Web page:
Fiction | Vertigo by Joanna Walsh

Fiction | Vertigo by Joanna Walsh

Joanna Walsh’s short story collection Vertigo celebrates being over doing. The collection explores different states of being; how our thoughts inspire how we carve spaces for ourselves in a variety of social situations.

Vertigo is both sparse and dense; imagine the literary equivalent of Yorkshire moors. Fourteen stories over 123 pages interrogate the aftermath of difficult or unhinging experiences as opposed to dramatic situations themselves, providing readers with the ability to peer through gaps of so-called ‘normality’ of the everyday situation, the aftermath of the fire rather than the blaze itself.

Occasionally, the tendency to explore the abstract over action felt a little frustrating and left me craving specificity. For example, Young Mothers sees a story not set in a specific moment or situation, but in the stream of consciousness of a narrator musing on the challenges, expectations and how it feels to assemble the different identities of a mother;  a person, a woman, a mother, a friend, a lover: ‘Sometimes we left ourselves alone to toughen up a little, but always with a watchful eye. Truly we were well cared for.’ The language of this story is as much poetry as fiction, more lyrical than having a strong narrative drive. The narrative voice of ‘we’ rather than the singular augments the abstract and its implicit distance; empathy is difficult when presented with the narrative voice of ‘we’.

Half the World Over sees a masterful depiction of how a character assimilates (or attempts to) into a place in which they are foreign; a visitor in Paris muses on their views, sights. The latter part of the story sees the action taking place in a café opposite Notre Dame: ‘I eat my bread, put Paris into my mouth endlessly.’ These echoes of the ritual of communion hint at one of the collection’s wider themes: characters trying to construct their own codes to make sense of the world in order to assimilate. Food is one of my favourite themes of Vertigo. There is food as social ritual and food as comfort / necessity: ‘If I eat dinner now, I won’t have to eat it later. But I might. I must stop eating. But will I ever dare eat enough to want to stop?’ (Claustrophobia) The social ritual of food and the expectations around how we eat, how much we eat and who we eat with is wonderfully subverted throughout the collection.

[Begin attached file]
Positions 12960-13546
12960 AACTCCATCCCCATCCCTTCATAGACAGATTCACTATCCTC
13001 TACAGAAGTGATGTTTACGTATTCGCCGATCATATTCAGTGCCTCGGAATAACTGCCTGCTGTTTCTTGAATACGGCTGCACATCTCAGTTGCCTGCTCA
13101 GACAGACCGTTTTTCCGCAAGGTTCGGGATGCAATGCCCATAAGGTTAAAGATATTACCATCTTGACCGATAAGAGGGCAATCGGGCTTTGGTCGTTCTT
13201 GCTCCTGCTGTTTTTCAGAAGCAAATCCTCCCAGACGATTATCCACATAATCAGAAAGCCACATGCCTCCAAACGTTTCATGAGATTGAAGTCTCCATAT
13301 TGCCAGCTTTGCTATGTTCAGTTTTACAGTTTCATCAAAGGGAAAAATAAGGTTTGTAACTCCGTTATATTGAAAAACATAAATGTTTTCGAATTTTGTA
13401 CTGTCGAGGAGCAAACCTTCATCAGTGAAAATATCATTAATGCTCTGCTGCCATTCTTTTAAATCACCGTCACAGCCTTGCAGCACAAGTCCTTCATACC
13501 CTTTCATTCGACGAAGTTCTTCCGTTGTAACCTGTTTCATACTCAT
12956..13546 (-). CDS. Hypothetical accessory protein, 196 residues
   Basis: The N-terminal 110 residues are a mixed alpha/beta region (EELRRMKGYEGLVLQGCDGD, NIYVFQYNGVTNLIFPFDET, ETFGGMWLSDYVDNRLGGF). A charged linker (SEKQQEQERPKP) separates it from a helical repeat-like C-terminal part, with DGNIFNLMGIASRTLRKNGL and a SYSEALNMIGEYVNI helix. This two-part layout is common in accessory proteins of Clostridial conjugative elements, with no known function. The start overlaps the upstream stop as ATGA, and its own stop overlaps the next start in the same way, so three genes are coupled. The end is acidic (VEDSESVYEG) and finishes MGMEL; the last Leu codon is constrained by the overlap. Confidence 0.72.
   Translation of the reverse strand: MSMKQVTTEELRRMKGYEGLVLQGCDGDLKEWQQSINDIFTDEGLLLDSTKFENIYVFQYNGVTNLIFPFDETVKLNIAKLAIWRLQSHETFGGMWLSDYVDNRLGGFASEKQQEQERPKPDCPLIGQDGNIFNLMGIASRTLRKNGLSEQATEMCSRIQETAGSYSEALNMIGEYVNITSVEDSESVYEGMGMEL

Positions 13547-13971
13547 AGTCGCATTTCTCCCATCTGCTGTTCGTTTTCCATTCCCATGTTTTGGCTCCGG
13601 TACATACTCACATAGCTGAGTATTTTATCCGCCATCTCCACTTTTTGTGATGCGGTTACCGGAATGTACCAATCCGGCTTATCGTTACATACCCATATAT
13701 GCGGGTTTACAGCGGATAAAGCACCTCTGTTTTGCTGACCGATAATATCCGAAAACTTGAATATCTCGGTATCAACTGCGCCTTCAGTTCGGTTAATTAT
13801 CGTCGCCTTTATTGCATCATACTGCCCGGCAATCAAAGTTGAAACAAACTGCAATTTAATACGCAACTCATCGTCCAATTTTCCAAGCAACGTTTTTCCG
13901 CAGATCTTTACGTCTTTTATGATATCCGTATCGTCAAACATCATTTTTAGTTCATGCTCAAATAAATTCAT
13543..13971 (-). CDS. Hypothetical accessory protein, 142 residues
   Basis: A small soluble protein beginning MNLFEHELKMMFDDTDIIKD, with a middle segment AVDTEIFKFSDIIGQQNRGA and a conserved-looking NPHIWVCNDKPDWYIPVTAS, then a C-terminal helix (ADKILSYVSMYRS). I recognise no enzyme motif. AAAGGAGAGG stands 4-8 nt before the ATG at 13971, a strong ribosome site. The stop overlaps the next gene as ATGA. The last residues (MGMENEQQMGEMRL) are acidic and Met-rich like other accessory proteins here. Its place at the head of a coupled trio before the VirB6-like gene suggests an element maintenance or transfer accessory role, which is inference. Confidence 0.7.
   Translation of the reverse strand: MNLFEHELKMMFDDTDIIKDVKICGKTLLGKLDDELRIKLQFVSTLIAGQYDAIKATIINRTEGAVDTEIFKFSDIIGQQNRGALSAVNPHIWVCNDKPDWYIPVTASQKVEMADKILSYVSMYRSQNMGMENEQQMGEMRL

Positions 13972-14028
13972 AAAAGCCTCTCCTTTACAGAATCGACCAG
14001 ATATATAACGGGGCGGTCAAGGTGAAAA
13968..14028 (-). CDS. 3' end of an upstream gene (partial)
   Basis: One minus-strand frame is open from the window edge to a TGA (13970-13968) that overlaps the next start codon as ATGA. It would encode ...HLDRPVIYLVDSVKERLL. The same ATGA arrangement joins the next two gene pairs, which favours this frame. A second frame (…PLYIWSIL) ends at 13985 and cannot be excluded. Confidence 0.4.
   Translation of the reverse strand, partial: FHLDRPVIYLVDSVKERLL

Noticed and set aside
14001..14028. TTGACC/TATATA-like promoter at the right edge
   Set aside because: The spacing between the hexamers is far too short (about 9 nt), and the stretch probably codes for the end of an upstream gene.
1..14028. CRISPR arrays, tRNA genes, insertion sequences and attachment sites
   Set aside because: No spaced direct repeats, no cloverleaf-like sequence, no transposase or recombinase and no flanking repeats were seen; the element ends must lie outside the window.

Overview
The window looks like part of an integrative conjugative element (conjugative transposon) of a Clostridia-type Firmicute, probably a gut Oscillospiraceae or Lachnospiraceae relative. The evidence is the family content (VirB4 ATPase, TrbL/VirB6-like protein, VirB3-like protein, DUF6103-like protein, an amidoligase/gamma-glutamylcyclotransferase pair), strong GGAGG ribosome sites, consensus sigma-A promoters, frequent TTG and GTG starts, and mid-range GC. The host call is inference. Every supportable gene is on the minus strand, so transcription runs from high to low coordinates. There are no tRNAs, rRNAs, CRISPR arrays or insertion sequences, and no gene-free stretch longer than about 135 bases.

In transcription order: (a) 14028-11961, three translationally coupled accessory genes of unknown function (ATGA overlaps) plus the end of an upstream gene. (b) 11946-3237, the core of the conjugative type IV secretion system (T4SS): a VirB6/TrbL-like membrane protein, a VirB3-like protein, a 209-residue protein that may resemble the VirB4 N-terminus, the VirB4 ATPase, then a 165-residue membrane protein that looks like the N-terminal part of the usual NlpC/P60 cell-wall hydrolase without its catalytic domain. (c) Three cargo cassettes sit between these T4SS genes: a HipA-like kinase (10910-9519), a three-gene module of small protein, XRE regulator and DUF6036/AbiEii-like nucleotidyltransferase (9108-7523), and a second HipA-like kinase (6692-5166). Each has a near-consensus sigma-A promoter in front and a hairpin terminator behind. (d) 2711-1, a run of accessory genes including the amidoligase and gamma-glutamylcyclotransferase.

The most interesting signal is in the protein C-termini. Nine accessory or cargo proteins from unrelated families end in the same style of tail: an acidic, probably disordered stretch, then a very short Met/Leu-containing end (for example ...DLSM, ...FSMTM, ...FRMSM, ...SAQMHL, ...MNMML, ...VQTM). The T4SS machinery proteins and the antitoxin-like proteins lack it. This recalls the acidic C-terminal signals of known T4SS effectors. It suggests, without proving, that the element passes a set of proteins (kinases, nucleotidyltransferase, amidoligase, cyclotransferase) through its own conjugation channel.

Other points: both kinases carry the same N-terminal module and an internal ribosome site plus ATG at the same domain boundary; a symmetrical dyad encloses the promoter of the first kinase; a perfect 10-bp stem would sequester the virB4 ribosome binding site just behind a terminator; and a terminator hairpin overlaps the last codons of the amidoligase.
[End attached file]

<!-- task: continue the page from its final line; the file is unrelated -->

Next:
A trope favoured by Walsh is a tendency to repeat words and phrases multiple times over short spaces on the page. The effect is unsettling, requiring a few reads before sense becomes apparent due to the disjointed rhythm of the prose: ‘which is an absence, or rather an absence of the absence that is hunger: so that I don’t feel the absence.’ (Vertigo) and ‘From the outside, the man is greater than the woman, who is greater than the child. The child is brighter than the woman, who is brighter than the man.’ (Vertigo) These are challenging to read, but I am still thinking about them. Perhaps that’s the point.

For me the standout story of the collection is The Children’s Ward. The opening line is memorable, and sets the exemplary tone of the rest of the story: ‘I have had some good times in this body, like right now, looking out of the window.’ This story brings together a strong narrative with a stream-of-consciousness, enabling us to see Walsh’s writing at its most effective; moving, unsettling and strange.

Vertigo is a solid, intriguing collection of stories that are bizarre and dense. I occasionally craved a little more lightness, but ultimately felt rewarded to have encountered a group of characters whose thoughtfulness and anxieties were presented with conscientiousness and plenty of memorable soundbites.